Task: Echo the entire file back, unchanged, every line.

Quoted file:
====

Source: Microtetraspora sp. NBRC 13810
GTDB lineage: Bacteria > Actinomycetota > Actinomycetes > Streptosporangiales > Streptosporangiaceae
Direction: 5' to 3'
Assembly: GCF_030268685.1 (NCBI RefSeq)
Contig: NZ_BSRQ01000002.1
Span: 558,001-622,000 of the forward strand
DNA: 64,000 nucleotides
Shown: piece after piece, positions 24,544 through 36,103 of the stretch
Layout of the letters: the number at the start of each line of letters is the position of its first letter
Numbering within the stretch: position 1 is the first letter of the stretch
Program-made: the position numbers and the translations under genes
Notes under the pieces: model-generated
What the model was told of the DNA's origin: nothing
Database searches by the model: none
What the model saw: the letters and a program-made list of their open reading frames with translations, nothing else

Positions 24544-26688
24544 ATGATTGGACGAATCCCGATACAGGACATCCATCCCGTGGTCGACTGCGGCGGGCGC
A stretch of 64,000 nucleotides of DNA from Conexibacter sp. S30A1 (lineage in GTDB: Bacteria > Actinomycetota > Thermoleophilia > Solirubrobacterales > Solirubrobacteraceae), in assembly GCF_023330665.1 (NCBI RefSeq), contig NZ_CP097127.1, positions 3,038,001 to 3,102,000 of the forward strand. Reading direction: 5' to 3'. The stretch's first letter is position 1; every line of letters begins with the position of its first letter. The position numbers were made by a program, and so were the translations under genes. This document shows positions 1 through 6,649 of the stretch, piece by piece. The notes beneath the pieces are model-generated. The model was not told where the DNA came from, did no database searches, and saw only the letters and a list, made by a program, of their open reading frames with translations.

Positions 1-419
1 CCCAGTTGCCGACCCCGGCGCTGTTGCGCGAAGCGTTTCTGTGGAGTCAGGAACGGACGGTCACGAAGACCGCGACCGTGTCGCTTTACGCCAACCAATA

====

Source: Microtetraspora sp. NBRC 13810
GTDB lineage: Bacteria > Actinomycetota > Actinomycetes > Streptosporangiales > Streptosporangiaceae
Direction: 5' to 3'
Assembly: GCF_030268685.1 (NCBI RefSeq)
Contig: NZ_BSRQ01000002.1
Span: 558,001-622,000 of the forward strand
DNA: 64,000 nucleotides
Shown: piece after piece, positions 24,544 through 36,103 of the stretch
Layout of the letters: the number at the start of each line of letters is the position of its first letter
Numbering within the stretch: position 1 is the first letter of the stretch
Program-made: the position numbers and the translations under genes
Notes under the pieces: model-generated
What the model was told of the DNA's origin: nothing
Database searches by the model: none
What the model saw: the letters and a program-made list of their open reading frames with translations, nothing else

Positions 24544-26688
24544 ATGATTGGACGAATCCCGATACAGGACATCCATCCCGTGGTCGACTGCGGCGGGCGC
A stretch of 64,000 nucleotides of DNA from Conexibacter sp. S30A1 (lineage in GTDB: Bacteria > Actinomycetota > Thermoleophilia > Solirubrobacterales > Solirubrobacteraceae), in assembly GCF_023330665.1 (NCBI RefSeq), contig NZ_CP097127.1, positions 3,038,001 to 3,102,000 of the forward strand. Reading direction: 5' to 3'. The stretch's first letter is position 1; every line of letters begins with the position of its first letter. The position numbers were made by a program, and so were the translations under genes. This document shows positions 1 through 6,649 of the stretch, piece by piece. The notes beneath the pieces are model-generated. The model was not told where the DNA came from, did no database searches, and saw only the letters and a list, made by a program, of their open reading frames with translations.

Positions 1-419
1 CCCAGTTGCCGACCCCGGCGCTGTTGCGCGAAGCGTTTCTGTGGAGTCAGGAACGGACGGTCACGAAGACCGCGACCGTGTCGCTTTACGCCAACCAATA